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Some progressives tried to divide the Church, says head of organisation ‘created’ by Clinton aide

President Barack Obama and Democrat advisor John Podesta, seen walking from the White House to the Department of the Interior in 2014 (PA)

The director of Catholics in Alliance for the Common Good (CACG) has said that some progressives have tried to divide the Church. But he insists his organisation has no such mission.

It comes after revelations that John Podesta, who runs Hillary Clinton’s presidential campaign, claimed to have “created” CACG in order to start a “revolution”.

Christopher Hale, who has led CACG since 2013, told the Catholic Herald: “I think there have been a lot of conversations within the progressive community on how to relate to the Catholic community and some of those conversations have veered off into trying to create divisions within the Church for political ends. But I think that conversation has died down significantly.

“I would argue that it’s immoral to try to create divisions in the Church to try and achieve a political end. I think it’s immoral and it’s impractical.”

In the emails from 2012 released last week by WikiLeaks, Podesta and fellow Democrat activist Sandy Newman discussed what Newman called a “Catholic Spring” in which “Catholics themselves demand the end of a middle ages dictatorship and the beginning of a little democracy and respect for gender equality in the Catholic Church.” Newman refers to this as a “revolution”.

Podesta replied: “We created Catholics in Alliance for the Common Good to organise for a moment like this. But I think it lacks the leadership to do so now. Likewise Catholics United. Like most Spring movements, I think this one will have to be bottom up.”

CACG was founded by Tom Perriello in 2005. Perriello now works for a think-tank founded by Podesta.

Hale said that he did not know Podesta had spoken about CACG as a possible agent of “revolution”. He said: “I was unaware of the conversation that happened.” Hale also said that CACG’s original leaders “were not attempting to achieve those objectives that were communicated in that email.”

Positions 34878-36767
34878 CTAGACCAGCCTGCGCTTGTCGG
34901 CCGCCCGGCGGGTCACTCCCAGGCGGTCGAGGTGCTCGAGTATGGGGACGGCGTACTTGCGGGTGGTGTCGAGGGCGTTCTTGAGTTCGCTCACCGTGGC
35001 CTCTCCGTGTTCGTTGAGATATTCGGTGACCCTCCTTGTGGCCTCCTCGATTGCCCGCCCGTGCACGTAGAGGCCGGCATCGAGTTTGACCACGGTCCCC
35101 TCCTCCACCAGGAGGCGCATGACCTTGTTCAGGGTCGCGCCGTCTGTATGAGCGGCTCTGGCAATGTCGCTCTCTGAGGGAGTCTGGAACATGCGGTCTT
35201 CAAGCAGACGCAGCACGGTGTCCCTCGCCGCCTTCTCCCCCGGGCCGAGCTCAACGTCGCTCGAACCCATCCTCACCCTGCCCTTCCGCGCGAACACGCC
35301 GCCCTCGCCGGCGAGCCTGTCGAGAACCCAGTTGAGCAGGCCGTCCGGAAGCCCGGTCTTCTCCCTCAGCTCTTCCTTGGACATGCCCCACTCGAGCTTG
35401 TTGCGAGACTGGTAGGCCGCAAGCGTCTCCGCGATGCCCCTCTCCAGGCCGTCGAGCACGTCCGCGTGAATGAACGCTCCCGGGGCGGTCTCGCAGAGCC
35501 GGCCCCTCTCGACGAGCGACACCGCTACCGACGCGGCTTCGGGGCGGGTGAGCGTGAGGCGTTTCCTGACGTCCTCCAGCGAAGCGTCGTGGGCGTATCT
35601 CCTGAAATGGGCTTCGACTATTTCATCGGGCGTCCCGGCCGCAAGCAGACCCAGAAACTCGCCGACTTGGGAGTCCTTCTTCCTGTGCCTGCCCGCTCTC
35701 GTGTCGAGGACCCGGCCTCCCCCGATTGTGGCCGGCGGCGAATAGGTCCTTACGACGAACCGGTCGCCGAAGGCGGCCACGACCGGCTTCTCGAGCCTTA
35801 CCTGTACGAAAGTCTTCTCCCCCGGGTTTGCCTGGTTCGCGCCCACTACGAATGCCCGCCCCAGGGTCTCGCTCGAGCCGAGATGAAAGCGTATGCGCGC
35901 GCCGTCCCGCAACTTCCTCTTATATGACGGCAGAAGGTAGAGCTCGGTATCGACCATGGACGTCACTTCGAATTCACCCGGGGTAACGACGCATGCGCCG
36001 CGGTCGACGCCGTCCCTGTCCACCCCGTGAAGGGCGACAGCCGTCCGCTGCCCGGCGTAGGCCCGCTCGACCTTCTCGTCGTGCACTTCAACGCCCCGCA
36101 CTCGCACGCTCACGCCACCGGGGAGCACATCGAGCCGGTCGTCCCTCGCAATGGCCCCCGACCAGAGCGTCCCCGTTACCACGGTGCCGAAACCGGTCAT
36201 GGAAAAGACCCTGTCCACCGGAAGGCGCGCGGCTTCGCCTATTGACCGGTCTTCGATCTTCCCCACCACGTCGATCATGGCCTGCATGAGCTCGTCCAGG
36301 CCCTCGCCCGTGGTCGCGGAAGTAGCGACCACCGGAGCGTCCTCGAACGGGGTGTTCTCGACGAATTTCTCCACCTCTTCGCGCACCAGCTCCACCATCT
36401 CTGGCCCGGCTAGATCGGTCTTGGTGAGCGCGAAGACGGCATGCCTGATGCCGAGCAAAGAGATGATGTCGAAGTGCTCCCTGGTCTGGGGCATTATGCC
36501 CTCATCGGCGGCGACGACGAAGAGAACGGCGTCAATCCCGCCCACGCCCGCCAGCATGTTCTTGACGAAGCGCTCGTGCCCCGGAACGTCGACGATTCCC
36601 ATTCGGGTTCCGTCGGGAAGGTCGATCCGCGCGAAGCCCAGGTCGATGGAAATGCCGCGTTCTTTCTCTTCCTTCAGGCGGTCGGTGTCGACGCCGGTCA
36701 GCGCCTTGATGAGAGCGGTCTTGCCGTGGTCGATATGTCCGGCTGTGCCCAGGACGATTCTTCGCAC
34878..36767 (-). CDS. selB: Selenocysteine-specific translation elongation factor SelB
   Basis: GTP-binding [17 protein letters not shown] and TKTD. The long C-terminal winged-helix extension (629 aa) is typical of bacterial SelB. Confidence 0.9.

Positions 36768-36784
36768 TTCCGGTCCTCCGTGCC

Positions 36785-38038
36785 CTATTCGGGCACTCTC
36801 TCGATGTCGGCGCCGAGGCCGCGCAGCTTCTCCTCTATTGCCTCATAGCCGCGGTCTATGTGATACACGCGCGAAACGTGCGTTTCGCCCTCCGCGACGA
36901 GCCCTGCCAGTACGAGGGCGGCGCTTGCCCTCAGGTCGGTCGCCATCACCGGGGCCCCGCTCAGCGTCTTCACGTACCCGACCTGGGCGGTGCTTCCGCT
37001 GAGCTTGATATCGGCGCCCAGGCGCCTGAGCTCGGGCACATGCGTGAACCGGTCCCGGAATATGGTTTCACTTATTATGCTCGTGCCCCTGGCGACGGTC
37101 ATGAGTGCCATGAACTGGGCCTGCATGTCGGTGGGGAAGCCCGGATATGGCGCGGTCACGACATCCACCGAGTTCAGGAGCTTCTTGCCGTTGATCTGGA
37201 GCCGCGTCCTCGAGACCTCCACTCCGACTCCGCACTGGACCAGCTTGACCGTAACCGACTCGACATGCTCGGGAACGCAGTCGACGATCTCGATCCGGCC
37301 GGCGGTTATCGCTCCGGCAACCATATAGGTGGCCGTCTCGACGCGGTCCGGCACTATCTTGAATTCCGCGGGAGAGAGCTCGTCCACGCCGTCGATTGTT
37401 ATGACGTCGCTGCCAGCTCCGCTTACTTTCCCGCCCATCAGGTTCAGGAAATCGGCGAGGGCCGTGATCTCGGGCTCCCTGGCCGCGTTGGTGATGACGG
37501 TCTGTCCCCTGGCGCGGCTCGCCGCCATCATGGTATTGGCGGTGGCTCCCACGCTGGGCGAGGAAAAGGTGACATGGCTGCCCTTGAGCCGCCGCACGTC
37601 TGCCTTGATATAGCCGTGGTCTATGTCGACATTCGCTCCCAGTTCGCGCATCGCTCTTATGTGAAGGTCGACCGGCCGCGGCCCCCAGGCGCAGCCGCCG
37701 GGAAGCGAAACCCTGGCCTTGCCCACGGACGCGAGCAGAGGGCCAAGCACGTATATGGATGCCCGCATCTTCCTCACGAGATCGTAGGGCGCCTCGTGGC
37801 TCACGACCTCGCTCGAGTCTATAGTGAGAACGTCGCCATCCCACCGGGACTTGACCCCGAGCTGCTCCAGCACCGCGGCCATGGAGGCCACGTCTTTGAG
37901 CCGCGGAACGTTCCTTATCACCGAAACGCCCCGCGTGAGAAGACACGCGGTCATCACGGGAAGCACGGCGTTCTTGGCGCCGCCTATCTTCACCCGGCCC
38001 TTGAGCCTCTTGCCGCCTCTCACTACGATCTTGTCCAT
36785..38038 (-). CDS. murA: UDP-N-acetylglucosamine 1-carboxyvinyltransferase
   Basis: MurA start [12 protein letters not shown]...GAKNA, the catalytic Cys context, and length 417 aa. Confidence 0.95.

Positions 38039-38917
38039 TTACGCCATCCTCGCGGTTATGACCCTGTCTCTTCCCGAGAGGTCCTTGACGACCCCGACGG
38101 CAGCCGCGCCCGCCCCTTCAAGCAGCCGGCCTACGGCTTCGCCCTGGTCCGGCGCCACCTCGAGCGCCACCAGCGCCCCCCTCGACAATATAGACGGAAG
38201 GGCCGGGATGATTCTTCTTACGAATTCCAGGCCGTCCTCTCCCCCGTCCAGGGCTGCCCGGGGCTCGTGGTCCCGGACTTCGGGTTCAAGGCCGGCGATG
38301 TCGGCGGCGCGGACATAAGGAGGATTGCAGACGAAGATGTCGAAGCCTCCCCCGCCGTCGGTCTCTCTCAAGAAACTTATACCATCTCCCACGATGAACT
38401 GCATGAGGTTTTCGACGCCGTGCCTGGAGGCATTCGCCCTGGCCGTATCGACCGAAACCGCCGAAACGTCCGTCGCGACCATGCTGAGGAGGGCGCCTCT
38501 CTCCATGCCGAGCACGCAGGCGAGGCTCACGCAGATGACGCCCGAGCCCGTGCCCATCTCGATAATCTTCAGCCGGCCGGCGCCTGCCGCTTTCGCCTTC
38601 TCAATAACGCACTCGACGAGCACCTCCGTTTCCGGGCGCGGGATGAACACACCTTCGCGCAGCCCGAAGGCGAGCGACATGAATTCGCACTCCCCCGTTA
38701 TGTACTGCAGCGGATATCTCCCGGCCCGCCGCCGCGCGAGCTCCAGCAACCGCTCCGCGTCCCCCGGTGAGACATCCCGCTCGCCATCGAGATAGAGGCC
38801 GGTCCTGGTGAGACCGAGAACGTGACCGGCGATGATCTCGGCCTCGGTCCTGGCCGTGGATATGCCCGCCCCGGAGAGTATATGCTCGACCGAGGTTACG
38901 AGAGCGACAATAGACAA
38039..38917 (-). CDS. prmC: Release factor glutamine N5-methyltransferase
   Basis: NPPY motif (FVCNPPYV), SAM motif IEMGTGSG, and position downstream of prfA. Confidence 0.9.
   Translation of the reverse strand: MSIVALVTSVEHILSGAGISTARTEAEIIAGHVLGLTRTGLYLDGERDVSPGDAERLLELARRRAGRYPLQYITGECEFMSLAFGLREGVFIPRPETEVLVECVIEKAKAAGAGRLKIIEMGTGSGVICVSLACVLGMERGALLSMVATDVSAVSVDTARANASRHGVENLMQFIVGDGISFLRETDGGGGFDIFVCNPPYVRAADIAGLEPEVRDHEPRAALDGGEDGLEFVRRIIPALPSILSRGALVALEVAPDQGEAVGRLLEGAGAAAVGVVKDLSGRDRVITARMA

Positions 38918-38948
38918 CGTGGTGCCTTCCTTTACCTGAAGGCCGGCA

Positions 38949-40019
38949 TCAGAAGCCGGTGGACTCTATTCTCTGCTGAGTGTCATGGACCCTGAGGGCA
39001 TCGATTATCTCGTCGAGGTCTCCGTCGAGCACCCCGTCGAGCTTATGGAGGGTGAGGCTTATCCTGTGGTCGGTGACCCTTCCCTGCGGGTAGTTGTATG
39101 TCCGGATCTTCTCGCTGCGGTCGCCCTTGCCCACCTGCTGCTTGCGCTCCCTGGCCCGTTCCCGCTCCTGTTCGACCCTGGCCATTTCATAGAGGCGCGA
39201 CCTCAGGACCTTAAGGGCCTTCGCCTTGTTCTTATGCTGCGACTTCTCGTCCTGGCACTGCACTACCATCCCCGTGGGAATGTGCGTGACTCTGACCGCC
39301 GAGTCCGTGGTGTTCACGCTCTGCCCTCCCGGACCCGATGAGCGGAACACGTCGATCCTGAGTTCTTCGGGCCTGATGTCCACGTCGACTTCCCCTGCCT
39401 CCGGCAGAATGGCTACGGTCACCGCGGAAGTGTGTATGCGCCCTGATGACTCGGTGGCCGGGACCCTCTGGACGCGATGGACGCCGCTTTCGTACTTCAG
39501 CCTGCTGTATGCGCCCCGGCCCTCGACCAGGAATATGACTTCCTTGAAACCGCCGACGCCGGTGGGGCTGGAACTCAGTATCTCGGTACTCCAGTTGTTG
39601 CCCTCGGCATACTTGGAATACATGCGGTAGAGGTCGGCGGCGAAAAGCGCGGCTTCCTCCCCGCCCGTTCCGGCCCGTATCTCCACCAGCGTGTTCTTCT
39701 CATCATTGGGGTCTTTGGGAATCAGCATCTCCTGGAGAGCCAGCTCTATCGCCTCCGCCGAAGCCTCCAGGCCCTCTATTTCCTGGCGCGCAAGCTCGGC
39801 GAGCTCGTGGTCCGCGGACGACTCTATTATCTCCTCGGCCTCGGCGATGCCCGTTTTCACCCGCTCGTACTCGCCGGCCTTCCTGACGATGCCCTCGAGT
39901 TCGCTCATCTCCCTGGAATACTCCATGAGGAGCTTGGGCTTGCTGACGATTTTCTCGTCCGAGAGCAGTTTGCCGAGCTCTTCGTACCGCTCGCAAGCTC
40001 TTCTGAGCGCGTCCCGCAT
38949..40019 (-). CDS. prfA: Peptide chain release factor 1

Hale said that “many people” were involved in founding CACG. “A lot of folks had different ideas about the direction or directions the organisation could go.” However, he added, “if our mission was to create division within the Catholic Church, we don’t do it well.”

He said: “I can say unequivocally that since I’ve been here in 2013, that there is no attempt whatsoever to promote a ‘Catholic Spring’ or a revolution in the Church.”

Asked about the email which WikiLeaks claim was sent by Podesta, Hale said: “What was communicated in that email is not the right way forward, but I also want to say that I know John Podesta. He’s a good man, he’s a good Catholic, he practises the faith seriously.”

Hale said that although he disagreed with the Democrats on life issues, “Donald Trump in 1999 said he was ‘very pro-choice’ and supported partial-birth abortion.”

CACG’s sole aim, Hale said, was “to promote the social teaching of the Church” rather than to reform the Church. Hale pointed out that he had described Planned Parenthood’s use of human organs as indefensible, and that CACG opposed the Obama administration’s efforts to coerce Catholic organisations to pay for contraception. He said: “We challenge the Democrat Party time and time again.”

CACG’s chairman Fred Rotondaro has called for the ordination of women, claimed that “Gay sex comes from God”, and asked whether “any practicing Catholic under age 80” agrees with the Church’s teaching on contraception.

Hale said: “We believe everything the Church professes and teaches” and that they did not agree with “everything that’s been written by a member of our organisation”.